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Innovation is the purpose of Agile, and successful innovation generally comes only after significant changes to the original concept. For an organization to allocate its resources to the innovations promising the highest returns, it must provide Agile teams with the stability and the financial and strategic independence to pivot quickly to new and better ideas. When it is determined that a different Agile team’s mission is more valuable, leaders must also be able to divert funds to that group. In this way, the planning and budgeting process supports flexibility both within and across the Agile teams.
Leading organizations follow three planning and budgeting practices that, when used to fund a large number of Agile teams, increase returns and improve overall results.
- Fund (mostly) products, not projects. Rather than predominantly funding discrete features or output, persistent Agile teams focus on specific, long-lived products. Measures of success are clear and objective, and product managers decide what to build and how to solve the highest-priority problems.
- Take a venture capitalist approach to allocation. Instead of a single, cumbersome annual funding allocation, work from less-detailed business cases and reallocate funds more frequently. Investments start small. Additional resources go to ventures that perform well. Less fruitful efforts stop.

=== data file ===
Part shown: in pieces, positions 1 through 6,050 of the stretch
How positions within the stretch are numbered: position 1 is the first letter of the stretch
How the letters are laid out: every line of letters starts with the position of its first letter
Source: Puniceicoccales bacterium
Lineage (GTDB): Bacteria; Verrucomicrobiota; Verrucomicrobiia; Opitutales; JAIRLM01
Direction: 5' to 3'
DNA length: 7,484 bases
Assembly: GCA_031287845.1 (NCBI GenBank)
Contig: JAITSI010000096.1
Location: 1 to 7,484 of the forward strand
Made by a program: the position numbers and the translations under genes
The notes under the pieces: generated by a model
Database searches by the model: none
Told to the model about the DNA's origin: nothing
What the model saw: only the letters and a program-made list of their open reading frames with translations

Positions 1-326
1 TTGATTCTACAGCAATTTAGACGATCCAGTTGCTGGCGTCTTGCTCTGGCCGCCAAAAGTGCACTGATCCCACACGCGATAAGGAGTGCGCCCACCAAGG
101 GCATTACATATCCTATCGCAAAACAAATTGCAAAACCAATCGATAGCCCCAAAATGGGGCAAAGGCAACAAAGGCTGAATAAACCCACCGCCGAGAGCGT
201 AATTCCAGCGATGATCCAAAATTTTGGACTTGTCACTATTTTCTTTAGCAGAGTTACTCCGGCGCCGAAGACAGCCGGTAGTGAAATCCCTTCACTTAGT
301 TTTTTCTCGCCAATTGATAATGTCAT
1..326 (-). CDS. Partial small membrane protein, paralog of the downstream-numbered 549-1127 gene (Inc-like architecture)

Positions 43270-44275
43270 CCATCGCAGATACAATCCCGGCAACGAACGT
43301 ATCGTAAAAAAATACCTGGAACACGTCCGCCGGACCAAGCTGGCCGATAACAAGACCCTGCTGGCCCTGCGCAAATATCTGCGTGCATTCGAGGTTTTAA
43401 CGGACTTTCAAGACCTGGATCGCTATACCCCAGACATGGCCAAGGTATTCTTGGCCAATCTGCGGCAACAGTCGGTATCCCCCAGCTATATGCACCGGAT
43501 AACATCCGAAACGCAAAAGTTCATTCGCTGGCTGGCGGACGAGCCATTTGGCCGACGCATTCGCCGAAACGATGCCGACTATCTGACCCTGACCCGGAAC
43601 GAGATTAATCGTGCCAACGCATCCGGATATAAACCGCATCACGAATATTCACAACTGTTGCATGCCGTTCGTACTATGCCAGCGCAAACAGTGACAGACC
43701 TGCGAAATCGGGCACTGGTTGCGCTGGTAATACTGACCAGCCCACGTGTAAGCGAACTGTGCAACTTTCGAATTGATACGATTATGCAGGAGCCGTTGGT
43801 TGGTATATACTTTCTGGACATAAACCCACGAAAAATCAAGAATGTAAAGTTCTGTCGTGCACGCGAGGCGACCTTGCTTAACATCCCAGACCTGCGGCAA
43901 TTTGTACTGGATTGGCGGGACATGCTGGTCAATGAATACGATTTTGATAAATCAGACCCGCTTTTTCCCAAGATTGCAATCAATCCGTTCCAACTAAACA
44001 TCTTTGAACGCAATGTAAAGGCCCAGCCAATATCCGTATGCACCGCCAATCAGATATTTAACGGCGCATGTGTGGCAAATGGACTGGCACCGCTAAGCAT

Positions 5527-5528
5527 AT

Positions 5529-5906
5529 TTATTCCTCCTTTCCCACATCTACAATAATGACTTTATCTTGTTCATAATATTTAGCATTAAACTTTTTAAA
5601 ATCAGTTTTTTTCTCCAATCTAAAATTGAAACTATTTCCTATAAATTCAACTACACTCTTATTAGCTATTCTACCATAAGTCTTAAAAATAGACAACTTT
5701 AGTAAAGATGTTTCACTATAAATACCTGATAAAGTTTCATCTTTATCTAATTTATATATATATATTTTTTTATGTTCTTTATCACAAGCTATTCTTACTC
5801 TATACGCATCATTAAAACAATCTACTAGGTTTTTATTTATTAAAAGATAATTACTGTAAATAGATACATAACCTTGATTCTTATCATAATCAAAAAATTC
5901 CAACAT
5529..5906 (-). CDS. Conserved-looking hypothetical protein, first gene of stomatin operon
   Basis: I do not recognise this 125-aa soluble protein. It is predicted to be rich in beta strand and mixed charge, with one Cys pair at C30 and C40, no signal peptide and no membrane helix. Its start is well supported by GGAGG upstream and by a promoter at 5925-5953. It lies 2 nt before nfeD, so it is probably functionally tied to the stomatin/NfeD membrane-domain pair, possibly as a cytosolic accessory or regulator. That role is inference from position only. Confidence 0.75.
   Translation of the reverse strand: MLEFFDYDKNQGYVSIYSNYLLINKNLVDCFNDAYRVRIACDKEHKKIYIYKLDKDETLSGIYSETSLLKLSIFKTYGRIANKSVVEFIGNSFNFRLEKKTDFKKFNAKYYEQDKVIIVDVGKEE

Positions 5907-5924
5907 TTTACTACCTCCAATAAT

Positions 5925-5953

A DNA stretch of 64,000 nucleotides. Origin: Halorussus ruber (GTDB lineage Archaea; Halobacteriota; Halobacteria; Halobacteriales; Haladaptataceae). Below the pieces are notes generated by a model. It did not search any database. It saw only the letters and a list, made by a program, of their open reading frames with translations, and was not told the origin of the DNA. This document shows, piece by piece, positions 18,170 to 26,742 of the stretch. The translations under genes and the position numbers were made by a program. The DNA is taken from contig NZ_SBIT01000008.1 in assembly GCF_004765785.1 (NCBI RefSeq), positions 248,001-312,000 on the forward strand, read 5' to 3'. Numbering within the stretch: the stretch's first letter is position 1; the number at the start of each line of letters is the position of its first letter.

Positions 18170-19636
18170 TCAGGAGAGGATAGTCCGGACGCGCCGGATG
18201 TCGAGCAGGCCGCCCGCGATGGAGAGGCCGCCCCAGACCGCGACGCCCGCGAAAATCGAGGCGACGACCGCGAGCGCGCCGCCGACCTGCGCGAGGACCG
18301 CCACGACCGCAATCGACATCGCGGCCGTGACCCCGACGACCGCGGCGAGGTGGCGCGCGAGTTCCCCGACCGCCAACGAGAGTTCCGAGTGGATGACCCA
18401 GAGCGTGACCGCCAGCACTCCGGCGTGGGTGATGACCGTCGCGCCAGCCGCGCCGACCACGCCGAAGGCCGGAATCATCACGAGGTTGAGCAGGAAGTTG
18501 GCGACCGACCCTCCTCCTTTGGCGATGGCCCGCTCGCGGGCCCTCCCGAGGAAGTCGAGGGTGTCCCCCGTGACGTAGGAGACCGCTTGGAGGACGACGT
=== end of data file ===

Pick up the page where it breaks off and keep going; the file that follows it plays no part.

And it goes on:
- Close the funding feedback loops. Real data on investment performance helps leaders know how current work is proceeding and make educated decisions about future funding allocations. Leading practitioners determine which business metrics they care about most, then link these metrics to individual Agile team goals, and, in time, report both the value generated and the cost incurred by each team.
Fund products instead of projects
It is common to assign Agile teams to traditional projects—for example, making changes to the company’s website. Each project gets a certain level of funding, with the expectation that the teams will deliver a specific set of changes by a fixed point in time—generally the end of the fiscal year or quarter. Teams scramble to deliver a good enough version by the deadline so that they can check the box on each item in their scope of work, but the result often is not as high quality as it could be and turns out to be less valuable than anticipated. This could be because the original ideas were not responding to customer needs or because market requirements changed in the months (in some cases, years) since the project began. Whatever the cause, the teams end up frustrated, as do the executives who funded the projects. When the next budget cycle comes around, many of the teams will be broken up and reconfigured to align with new projects, often unrelated to what they worked on last year. Social bonds formed over time are lost, and productivity and team morale both tend to dive as team members adjust to their new assignments and unfamiliar environments.